Designing learning, learning cycles and styles

I’m probably at risk of writing about my experiences in this blog post which rail against given methods of learning design. It’s quite likely to be heretical and quite potentially blasphemous.

You see, I haven’t used the L&D Cycle, Learning Cycle or Learning Styles for any of my learning design for years. They just started to lose relevance to everything I was doing in the learning space.

When I was arranging for open mic sessions to take place, there was no following of the L&D Cycle. I didn’t carry out and LNA across the business. I didn’t design a full learning solution. I definitely didn’t consider how I was going to measure the impact of that learning solution. I just made it happen. It happened. It continued to happen as a valued business activity.

When I’m designing a course ready for delivery, I’m not concerned about Learning Styles. I develop the content first. That’s always my starting point. Get the content right, and then I can concentrate on other aspects of the course. Where can I include exercises to help people connect the dots? Where can I encourage debate or discussion to cultivate development of understanding of the topic? What am I asking people to do with the content, and how am I going to support them after?

I couldn’t even tell you the last time I used the Learning  Cycle to help me design or prepare for a learning session.

I’ve been designing some e-learning recently and I’ve been highly focused on keeping the copy and text light, creating interactive learning pieces such as watching a video or listening to some audio, and using text boxes to help provide further information as options as opposed to mandatory reading. I don’t care about testing knowledge at the end, I just want someone to complete the thing and relay their experience to me. So far, the work my colleague Kate has done with this is showing that this approach to designing our own courseware has been highly appreciated by people and they enjoy the e-learning.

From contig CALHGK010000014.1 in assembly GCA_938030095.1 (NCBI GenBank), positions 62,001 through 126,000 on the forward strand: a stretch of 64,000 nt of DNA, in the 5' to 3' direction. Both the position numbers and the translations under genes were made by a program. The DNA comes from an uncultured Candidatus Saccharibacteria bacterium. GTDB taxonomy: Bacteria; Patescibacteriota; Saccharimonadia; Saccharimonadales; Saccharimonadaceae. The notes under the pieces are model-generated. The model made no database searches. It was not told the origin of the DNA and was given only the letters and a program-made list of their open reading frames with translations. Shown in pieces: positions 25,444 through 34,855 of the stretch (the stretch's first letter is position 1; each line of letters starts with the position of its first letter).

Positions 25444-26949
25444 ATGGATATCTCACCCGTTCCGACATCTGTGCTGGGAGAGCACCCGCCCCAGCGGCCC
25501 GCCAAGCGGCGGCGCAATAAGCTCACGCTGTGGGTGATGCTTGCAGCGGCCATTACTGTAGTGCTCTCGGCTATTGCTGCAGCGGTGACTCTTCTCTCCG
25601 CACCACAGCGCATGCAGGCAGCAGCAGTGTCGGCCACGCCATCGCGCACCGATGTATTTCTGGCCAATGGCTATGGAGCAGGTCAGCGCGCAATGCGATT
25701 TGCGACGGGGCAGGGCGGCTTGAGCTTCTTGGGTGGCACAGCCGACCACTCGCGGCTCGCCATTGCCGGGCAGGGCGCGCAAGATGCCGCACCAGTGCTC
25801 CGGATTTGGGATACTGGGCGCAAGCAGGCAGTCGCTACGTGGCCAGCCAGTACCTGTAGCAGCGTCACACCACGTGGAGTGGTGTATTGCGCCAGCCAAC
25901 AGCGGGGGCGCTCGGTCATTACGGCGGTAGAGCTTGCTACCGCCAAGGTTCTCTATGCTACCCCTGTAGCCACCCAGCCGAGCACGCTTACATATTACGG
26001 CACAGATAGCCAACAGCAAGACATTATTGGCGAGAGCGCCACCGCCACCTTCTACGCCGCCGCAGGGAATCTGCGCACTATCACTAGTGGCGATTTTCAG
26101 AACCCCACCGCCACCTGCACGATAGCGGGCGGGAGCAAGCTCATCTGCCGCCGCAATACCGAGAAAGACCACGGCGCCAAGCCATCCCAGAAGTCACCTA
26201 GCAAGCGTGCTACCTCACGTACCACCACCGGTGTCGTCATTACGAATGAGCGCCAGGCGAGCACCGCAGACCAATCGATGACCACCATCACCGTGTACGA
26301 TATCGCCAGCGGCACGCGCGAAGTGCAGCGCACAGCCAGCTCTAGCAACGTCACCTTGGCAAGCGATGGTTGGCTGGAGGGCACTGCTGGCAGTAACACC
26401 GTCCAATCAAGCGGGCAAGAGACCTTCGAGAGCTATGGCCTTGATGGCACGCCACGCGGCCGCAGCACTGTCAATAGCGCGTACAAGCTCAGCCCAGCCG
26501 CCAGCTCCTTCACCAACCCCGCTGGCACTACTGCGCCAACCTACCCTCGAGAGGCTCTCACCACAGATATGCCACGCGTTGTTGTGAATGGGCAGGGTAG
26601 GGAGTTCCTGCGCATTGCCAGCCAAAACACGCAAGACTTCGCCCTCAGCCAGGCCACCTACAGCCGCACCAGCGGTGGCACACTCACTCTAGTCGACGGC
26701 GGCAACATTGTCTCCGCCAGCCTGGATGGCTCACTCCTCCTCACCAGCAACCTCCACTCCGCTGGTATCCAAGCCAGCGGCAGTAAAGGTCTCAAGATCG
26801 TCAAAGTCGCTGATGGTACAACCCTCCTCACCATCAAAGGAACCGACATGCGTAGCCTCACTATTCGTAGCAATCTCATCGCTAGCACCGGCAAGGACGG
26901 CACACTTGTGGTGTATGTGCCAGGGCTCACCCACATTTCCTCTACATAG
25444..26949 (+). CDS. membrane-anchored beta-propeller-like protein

At one time, those models mentioned above had relevance. They held an attraction and they provided a useful model or thinking on how to design a good learning session. Some, though, like learning styles and learning cycle have since been discredited in academic circles for having no tangible difference on learning outcomes. I mean that’s quite damning. So why would we continue to use them in the learning context?

It’s quite likely I do have methodology to how I design learning interventions. These days, though it tends to be less about which learning theory I’m using to design with, and more about getting the right outcomes. When you add in blended learning options too, then it starts to become unwieldy to consider how each element meets a part of a cycle or a style. There’s far too much fun to be had in getting people doing things, reflecting on their learning, sharing their learning and improving performance as a result. Maybe that’s using learning styles, etc, but I think it’s moved beyond that to be about useful learning experiences.

I just haven’t found a way to categorise that as a concept. When I do, or when you do, I bag the right for commercialising it.


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Sukh Pabial

I'm an occupational psychologist by profession and am passionate about all things learning and development, creating holistic learning solutions and using positive psychology in the workforce.

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